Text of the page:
Mediators of Inflammation

Mediators of Inflammation / 1999 / Article

Open Access

Volume 8 |Article ID 608573 | https://doi.org/10.1080/09629359990720

H. S. Euzger, R. J. Flower, N. J. Goulding, M. Perretti, "Differential Modulation of Annexin I Binding Sites on Monocytes and Neutrophils", Mediators of Inflammation, vol. 8, Article ID 608573, 10 pages, 1999. https://doi.org/10.1080/09629359990720

Differential Modulation of Annexin I Binding Sites on Monocytes and Neutrophils

Abstract

Specific binding sites for the anti-inflammatory protein annexin I have been detected on the surface of human monocytes and polymorphonuclear leukocytes (PMN). These binding sites are proteinaceous in nature and are sensitive to cleavage by the proteolytic enzymes trypsin, collagenase, elastase and cathepsin G. When monocytes and PMN were isolated independently from peripheral blood, only the monocytes exhibited constitutive annexin I binding. However PMN acquired the capacity to bind annexin I following co-culture with monocytes. PMN incubation with sodium azide, but not protease inhibitors, partially blocked this process. A similar increase in annexin I binding capacity was also detected in PMN following adhesion to endothelial monolayers. We propose that a juxtacrine activation rather than a cleavage-mediated transfer is involved in this process. Removal of annexin I binding sites from monocytes with elastase rendered monocytes functionally insensitive to full length annexin I or to the annexin I-derived pharmacophore, peptide Ac2-26, assessed as suppression of the respiratory burst. These data indicate that the annexin I binding site on phagocytic cells may have an important function in the feedback control of the inflammatory response and their loss through cleavage could potentiate such responses.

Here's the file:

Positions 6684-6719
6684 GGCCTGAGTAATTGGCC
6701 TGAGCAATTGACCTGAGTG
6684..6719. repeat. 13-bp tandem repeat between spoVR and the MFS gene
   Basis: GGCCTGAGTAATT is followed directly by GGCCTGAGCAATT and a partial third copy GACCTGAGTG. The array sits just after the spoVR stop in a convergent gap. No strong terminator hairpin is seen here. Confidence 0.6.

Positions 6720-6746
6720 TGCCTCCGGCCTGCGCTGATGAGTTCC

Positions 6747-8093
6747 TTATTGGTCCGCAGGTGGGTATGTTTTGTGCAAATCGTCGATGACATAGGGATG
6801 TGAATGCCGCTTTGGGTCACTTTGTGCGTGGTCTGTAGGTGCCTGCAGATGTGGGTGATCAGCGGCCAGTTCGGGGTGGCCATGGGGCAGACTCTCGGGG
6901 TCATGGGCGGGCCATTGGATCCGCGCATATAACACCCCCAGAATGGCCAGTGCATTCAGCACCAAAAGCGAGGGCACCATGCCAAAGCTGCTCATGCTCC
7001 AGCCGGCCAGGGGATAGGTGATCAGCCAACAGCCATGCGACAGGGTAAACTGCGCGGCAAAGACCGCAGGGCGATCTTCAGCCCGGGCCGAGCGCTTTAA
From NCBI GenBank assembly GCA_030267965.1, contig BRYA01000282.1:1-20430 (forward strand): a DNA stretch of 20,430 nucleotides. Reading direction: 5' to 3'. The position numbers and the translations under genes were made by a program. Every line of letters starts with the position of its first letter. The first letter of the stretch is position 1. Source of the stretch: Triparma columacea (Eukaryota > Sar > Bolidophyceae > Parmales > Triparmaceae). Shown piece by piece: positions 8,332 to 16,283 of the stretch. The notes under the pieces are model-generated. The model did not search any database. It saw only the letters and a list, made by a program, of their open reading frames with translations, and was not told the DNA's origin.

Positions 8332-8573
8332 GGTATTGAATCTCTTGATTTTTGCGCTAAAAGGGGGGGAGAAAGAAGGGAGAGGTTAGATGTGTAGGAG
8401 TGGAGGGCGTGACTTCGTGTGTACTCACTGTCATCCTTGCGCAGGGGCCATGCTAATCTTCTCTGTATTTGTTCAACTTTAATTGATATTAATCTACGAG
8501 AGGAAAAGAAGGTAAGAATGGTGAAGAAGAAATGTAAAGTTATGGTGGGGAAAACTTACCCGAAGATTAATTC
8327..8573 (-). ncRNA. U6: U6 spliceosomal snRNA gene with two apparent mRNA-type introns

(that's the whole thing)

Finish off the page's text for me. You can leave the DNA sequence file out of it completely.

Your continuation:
Copyright © 1999 Hindawi Publishing Corporation. This is an open access article distributed under the Creative Commons Attribution License, which permits unrestricted use, distribution, and reproduction in any medium, provided the original work is properly cited.


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